Then multiply by 1 million (106) to get μmol/m2s

 Target PPFD is 694.44 μmol/m2s

 

Analogous Terms

For those of you coming from the human-centric lighting world, an easy way to keep PPF and PPFD separate is to think of them as analogous to lumens and lux, respectively.

Lux is lumens/m2 and PPFD is PPF/m2.

Fixture Efficacy

 Just because the fixture has high wattage, it doesn’t mean it’s good!

You need to consider how efficient the fixture is in converting electrical energy into photon energy. A lot of inefficient fixtures will turn energy into heat, or they will use it to spin the cooling fans and what’s left is used to power the LEDs.

Fixture efficacy is measured in μmol/J, pronounced “micromole per Joule.”

We know that a light fixture’s PPF is measured in μmol/s. The measure of electrical power, the watt, is equivalent to 1 Joule per second (J/s)

Therefore, when measuring the fixture’s efficacy, we measure PPF output per watt of electrical input power

Typical fixture efficacy

Ceramic Metal Halide lamp:1.3-1.8 μmol/J
Double-ended High Pressure Sodium lamp:1.7-1.8 μmol/J
Low efficacy LED fixture:1.3-1.9 μmol/J
High efficacy LED fixture:2.3+ μmol/J

This number will likely increase for LEDs as the years go by as LED manufacturers squeeze more efficiency out of their products.

As a word of caution – be aware that some LED lighting manufacturers publish “theoretical” output and efficacy numbers. When comparing lighting fixtures, always make sure that you are comparing delivered numbers which include power supply losses and lens losses.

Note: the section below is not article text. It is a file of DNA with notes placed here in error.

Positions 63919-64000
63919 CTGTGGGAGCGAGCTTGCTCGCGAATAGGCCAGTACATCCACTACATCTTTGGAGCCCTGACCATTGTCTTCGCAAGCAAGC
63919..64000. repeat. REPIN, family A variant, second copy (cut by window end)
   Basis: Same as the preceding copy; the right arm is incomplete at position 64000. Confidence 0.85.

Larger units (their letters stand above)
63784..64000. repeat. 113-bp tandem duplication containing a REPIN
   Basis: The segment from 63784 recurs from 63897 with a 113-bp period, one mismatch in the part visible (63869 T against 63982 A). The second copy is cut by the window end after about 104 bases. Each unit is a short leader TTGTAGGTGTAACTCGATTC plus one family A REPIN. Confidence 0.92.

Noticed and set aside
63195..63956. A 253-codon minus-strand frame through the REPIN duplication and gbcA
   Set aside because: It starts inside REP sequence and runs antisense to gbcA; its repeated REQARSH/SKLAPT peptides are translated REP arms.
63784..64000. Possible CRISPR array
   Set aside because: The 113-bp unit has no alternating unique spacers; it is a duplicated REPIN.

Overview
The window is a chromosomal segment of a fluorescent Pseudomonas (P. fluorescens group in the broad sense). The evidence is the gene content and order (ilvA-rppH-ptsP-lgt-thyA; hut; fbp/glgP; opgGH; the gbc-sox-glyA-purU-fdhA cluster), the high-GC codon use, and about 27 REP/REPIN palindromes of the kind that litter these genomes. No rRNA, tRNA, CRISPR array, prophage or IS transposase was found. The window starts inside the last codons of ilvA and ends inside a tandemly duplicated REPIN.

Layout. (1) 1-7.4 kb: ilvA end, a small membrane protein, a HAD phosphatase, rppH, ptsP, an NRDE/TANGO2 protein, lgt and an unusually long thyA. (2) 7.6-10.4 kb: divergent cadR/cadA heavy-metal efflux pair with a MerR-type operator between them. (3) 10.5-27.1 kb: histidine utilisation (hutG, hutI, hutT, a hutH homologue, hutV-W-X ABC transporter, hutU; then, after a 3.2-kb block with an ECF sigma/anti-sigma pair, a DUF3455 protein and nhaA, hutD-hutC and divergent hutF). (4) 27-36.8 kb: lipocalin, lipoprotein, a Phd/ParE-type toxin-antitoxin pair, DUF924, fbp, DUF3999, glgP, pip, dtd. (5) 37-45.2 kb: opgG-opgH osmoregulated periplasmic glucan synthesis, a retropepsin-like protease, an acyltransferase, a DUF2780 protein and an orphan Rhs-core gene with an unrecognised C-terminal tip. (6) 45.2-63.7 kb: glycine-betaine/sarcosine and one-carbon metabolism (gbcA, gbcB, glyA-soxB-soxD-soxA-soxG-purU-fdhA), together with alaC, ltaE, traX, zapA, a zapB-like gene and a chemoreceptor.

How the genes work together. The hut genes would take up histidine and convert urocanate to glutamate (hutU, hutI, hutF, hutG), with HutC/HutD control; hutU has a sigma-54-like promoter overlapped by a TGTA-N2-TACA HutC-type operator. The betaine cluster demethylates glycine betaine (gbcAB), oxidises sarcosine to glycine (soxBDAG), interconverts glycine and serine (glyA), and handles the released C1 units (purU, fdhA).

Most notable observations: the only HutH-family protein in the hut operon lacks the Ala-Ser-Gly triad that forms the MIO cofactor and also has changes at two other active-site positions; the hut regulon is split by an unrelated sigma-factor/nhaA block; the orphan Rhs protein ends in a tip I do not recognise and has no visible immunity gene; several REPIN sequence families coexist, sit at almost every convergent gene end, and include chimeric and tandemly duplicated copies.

Also, their marketing teams are smart enough to know that “red & blue” spectrum is more efficient than full spectrum (which appears white) so they only post the highest number. Always ask questions and make sure you are comparing apples to apples.

 

 PAR Map

A map of PPFD coverage

PAR map is also sometimes referred to as a lighting plan. It shows exactly how the light is distributed and how many photons fall on the surface of a specific area.

In order to have an accurate PAR map, you need to know the following variables:

  • Size of area to be mapped
  • Size of discrete measurement areas
  • Hanging height of the fixture

Our simulation software can produce PAR maps with pseudo-color intensity representation that show uniformity. Uniformity is important because it ensures that each plant receives the same amount of light and therefore can perform at the same level.

Lighting manufacturers have their fixtures tested and the output files are then used to create the most suitable layouts for each project. Keep in mind, each crop has different light requirements, while lettuce can use as low as 80 PPFD, cannabis with supplemental CO2 can take advantage of 1000+ PPFD.

 

 

If you only take away one thing from this article, it should be the need for PAR Maps. PAR maps tell us whether the specific lighting fixture is going to work or not. A lot of discount LED manufacturers from overseas will promise you the moon in the form of a 300W fixture that would replace a 1000W HPS but the science is lacking. A 300W LED fixture will NOT have enough PPF output to compete with the 1000W High Pressure Sodium lamps. At the current state of technology you need at least 600 watts worth of LED lighting with high efficacy to be able to do that.

In the next article, we will dive into the importance of the spectrum, what does each color do to the plant and you can use that information to optimize your grow.